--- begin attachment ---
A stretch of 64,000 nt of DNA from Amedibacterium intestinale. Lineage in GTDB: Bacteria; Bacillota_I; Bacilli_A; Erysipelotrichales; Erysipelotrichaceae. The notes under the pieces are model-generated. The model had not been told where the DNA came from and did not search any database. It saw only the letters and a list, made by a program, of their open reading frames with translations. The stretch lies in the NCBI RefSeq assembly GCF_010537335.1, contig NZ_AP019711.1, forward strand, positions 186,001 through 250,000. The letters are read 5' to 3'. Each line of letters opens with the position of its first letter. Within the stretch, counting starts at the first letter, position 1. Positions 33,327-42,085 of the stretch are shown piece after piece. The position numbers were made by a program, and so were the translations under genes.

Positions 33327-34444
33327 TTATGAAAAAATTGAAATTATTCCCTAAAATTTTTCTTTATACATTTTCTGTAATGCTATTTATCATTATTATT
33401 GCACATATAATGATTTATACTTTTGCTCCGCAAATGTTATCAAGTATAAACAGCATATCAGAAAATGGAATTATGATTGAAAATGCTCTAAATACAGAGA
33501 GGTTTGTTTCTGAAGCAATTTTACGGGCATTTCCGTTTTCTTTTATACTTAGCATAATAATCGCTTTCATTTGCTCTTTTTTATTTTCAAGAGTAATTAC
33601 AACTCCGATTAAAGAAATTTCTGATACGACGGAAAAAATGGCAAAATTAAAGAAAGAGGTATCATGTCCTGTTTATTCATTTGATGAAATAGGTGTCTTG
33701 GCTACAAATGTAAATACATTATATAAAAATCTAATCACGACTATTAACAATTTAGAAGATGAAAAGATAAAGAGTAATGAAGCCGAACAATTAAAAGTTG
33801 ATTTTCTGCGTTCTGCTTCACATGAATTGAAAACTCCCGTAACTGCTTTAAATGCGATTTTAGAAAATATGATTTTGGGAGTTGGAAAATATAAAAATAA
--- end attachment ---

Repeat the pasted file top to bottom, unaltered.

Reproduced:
A stretch of 64,000 nt of DNA from Amedibacterium intestinale. Lineage in GTDB: Bacteria; Bacillota_I; Bacilli_A; Erysipelotrichales; Erysipelotrichaceae. The notes under the pieces are model-generated. The model had not been told where the DNA came from and did not search any database. It saw only the letters and a list, made by a program, of their open reading frames with translations. The stretch lies in the NCBI RefSeq assembly GCF_010537335.1, contig NZ_AP019711.1, forward strand, positions 186,001 through 250,000. The letters are read 5' to 3'. Each line of letters opens with the position of its first letter. Within the stretch, counting starts at the first letter, position 1. Positions 33,327-42,085 of the stretch are shown piece after piece. The position numbers were made by a program, and so were the translations under genes.

Positions 33327-34444
33327 TTATGAAAAAATTGAAATTATTCCCTAAAATTTTTCTTTATACATTTTCTGTAATGCTATTTATCATTATTATT
33401 GCACATATAATGATTTATACTTTTGCTCCGCAAATGTTATCAAGTATAAACAGCATATCAGAAAATGGAATTATGATTGAAAATGCTCTAAATACAGAGA
33501 GGTTTGTTTCTGAAGCAATTTTACGGGCATTTCCGTTTTCTTTTATACTTAGCATAATAATCGCTTTCATTTGCTCTTTTTTATTTTCAAGAGTAATTAC
33601 AACTCCGATTAAAGAAATTTCTGATACGACGGAAAAAATGGCAAAATTAAAGAAAGAGGTATCATGTCCTGTTTATTCATTTGATGAAATAGGTGTCTTG
33701 GCTACAAATGTAAATACATTATATAAAAATCTAATCACGACTATTAACAATTTAGAAGATGAAAAGATAAAGAGTAATGAAGCCGAACAATTAAAAGTTG
33801 ATTTTCTGCGTTCTGCTTCACATGAATTGAAAACTCCCGTAACTGCTTTAAATGCGATTTTAGAAAATATGATTTTGGGAGTTGGAAAATATAAAAATAA